Good morning, blog readers! Welcome to another installment of Pick-a-Poem, wherein we feature a new poet and their work. As always, this week’s poem comes from Poetry Daily, which is a really great site for discovering new poetry. This week we feature the poem Body & Kentucky Bourbon by Saeed Jones.

According to his page on Poetry Daily, Saeed Jones is the author of a chapbook titled When the Only Light is Fire (2011, Sibling Rivalry Press) and he won the Pushcart Prize in 2013. His poems have also appeared in publications such as Guernica, the Rumpus, West Branch, and others. He is the recipient of fellowships from Cave Canem and Queer / Art / Mentorship. He is currently the editor of Buzzfeed LGBT.

Body & Kentucky Bourbon, by Saeed Jones

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Yesterday, in our weekly advice post, we discussed the value of talking with someone about your writing. Talking about your writing projects and forcing yourself to say things about your project aloud can have an enormous benefit to your work. On the surface level, it can simply boost your self-esteem to discuss what you’re working on and get validation from someone listening to you. But on a deeper level, discussing your writing may lead you to learn where your plot holes are and figure out solutions to your writing-related problems.

If you’ve already had experience with talking about your writing projects, then you probably have a person or a group of people you typically consult. Maybe you have a trusted family member who has seen your writing grow from when you were young. Or maybe you have a friend who doesn’t do any writing herself, but is a big reader and can always pick out what your story needs. You may even have a writer’s group with whom you regularly meet to discuss projects.

Personally, I have several different sounding boards to discuss my writing with. I often talk to my brother about my various plot ideas, especially when National Novel Writing Month rolls around. I also have some friends who participate in NaNoWriMo with me, so they understand that special brand of insanity. It’s the most fun and the most helpful to discuss matters of writing techniques with them. And my NaNoWriMo group as a whole is a great sounding board for all things plot-related.

So, now it’s your turn. Who do you talk to about your writing? Who in your life can find the cracks in your plot, answer your queries, and support you as you continue to write? Feel free to share in the comments!

– Jet Fuel Blog Editor, Mary Egan

Writing can be a very solitary activity. For the most part, writing consists of sitting alone at your computer or your notebook and putting word after word. As a project begins, you are probably feeling protective of your work and wanting to keep it away from other people. That’s a completely understandable feeling, of course. Your writing project is something that has lived mainly in your head, and now that it’s making it onto paper it feels more fragile. But, eventually, you will have to talk to someone about what you’re working on. And getting someone else’s feedback can be more helpful than you might expect.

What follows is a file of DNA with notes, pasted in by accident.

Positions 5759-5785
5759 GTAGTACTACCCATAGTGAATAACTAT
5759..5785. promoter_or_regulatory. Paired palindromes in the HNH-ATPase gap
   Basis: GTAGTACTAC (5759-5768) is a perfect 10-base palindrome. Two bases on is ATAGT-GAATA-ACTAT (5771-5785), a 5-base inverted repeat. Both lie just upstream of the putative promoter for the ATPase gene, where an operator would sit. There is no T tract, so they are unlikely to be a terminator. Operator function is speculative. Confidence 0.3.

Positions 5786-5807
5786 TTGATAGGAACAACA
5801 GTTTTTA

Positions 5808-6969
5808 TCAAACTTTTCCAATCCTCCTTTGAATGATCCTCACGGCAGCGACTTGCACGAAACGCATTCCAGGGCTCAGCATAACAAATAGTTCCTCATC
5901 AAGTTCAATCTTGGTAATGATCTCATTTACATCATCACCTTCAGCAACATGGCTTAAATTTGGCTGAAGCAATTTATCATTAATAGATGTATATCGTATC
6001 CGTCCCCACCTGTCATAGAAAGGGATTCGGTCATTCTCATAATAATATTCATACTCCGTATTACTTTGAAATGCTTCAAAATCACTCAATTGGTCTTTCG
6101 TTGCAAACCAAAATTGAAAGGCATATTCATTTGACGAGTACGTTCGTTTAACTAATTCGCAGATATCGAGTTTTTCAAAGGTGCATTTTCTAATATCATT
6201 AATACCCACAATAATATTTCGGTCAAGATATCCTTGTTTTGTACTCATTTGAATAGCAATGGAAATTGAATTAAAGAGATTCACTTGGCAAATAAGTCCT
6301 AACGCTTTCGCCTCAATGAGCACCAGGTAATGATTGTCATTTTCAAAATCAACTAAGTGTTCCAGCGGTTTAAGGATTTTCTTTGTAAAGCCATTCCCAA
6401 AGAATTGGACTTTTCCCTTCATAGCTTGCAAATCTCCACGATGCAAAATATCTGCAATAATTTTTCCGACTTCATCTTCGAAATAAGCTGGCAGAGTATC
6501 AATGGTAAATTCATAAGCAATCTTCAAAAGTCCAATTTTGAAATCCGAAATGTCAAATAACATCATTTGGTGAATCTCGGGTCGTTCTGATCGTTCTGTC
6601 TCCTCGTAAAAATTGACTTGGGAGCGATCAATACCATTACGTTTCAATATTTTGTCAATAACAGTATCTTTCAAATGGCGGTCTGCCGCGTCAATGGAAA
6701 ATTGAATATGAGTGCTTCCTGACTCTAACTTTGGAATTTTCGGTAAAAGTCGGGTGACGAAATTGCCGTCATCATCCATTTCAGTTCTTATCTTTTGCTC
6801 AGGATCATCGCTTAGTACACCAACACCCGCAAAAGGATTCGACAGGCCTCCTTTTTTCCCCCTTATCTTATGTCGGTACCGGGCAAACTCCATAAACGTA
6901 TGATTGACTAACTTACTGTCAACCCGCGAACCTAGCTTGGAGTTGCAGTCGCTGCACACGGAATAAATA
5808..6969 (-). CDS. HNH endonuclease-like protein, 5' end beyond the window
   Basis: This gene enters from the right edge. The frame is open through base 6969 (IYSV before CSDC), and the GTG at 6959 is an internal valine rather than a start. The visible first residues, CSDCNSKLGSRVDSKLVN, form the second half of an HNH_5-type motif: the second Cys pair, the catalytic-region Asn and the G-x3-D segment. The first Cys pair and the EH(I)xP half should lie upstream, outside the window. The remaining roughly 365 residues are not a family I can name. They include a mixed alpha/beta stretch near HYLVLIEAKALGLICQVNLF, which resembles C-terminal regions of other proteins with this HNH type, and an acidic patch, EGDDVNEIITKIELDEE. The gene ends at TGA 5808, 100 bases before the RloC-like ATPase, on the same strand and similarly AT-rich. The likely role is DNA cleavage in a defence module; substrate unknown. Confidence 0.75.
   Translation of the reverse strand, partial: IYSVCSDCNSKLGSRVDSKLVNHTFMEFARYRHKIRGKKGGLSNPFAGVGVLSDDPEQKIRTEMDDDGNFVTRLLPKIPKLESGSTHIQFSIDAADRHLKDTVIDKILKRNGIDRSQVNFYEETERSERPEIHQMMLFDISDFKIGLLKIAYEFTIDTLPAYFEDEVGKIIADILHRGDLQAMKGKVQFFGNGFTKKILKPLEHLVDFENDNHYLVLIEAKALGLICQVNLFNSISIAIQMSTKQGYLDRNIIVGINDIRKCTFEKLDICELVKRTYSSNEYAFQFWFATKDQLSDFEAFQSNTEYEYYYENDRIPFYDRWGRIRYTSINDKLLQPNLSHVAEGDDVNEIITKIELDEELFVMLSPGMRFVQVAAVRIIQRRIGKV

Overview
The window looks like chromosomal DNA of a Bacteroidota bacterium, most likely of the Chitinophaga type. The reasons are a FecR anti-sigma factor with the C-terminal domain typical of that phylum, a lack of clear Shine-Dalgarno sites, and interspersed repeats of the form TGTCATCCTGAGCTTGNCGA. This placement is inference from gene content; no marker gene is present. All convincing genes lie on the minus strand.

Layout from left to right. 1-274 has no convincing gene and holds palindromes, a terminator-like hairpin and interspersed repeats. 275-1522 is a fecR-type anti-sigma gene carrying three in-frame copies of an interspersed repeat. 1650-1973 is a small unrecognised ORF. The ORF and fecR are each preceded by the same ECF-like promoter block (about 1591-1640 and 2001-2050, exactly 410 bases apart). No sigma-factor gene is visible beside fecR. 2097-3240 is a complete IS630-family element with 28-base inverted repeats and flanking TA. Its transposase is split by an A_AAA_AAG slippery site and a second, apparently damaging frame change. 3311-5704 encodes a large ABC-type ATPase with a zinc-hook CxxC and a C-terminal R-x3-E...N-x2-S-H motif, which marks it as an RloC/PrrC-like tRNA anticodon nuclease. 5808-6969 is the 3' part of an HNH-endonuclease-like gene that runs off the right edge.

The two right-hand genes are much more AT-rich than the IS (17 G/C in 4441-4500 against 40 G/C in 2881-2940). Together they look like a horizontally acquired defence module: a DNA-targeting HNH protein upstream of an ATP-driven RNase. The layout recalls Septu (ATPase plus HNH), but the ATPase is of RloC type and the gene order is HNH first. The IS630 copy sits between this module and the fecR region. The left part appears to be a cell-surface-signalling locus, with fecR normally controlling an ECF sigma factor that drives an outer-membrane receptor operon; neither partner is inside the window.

In a recent post on his blog, Terrible Minds, Chuck Wendig wrote about essential elements that a writer needs to cultivate instinct. One of the things on Wendig’s list was talking about your writing. Here’s what he has to say on the topic:

“Sometimes? Sometimes you just have to talk about it. Go out to a movie, go get pie with friends. Read a book? Get online to chat about it. Have a story problem? Go talk to someone. Talking about The Work — ours and everybody else’s — helps us hone our writing knives and story swords.”

Of course, as Wendig mentions here, the best time to get out and talk to someone about your writing is when you’re feeling stuck. If you have a problem in your story that you can’t seem to get past, talking to someone else and puzzling out the problem aloud might help. Even if the other person doesn’t have any advice to offer you, saying the problem out loud might help you see where you could fix things. So, this is a great way to get out of writer’s block, or at least lessen it.

Wendig also makes a great point here when he says that we should be talking about ‘The Work,’ ours as well as others’. Discussing the books that we like and what we think worked well in those books is essential for understanding the craft of writing and translating that into your own work. Hearing the opinions of others might also help you understand what readers want to see in a book.

In addition, I would add that talking about your writing projects makes them feel more valid and real. Explaining what you have been working on, mostly in your own head, gives it new life. Letting someone in on the “secret” of your writing can also be quite fun!

If you haven’t yet, find someone you trust and talk with them about the writing project that you’re currently engrossed in. You never know how it might help or what they might have to say.

– Jet Fuel Blog Editor, Mary Egan

Hello, blog readers! Another week has gone by and another Wednesday has come, so it’s time to feature a new poem here on our blog. As always, this week’s featured poem comes from Poetry Daily, which is great site to check out if you’re looking for new and interesting poetry. This week we feature Small Container, Fury by Sandra Lim.

According to Poetry Daily and Kore Press, Sandra Lim’s most recent collection of poetry, Loveliest Grotesque, won the Kore Press First Book Award. Her poems have appeared in publications such as Colorado Review, Denver Quarterly, and ZYZZYVA. She holds an M.F.A. from the Iowa Writer’s Workshop and is an assistant professor of English at the University of Massachusetts, Lowell.

Small Container, Fury by Sandra Lim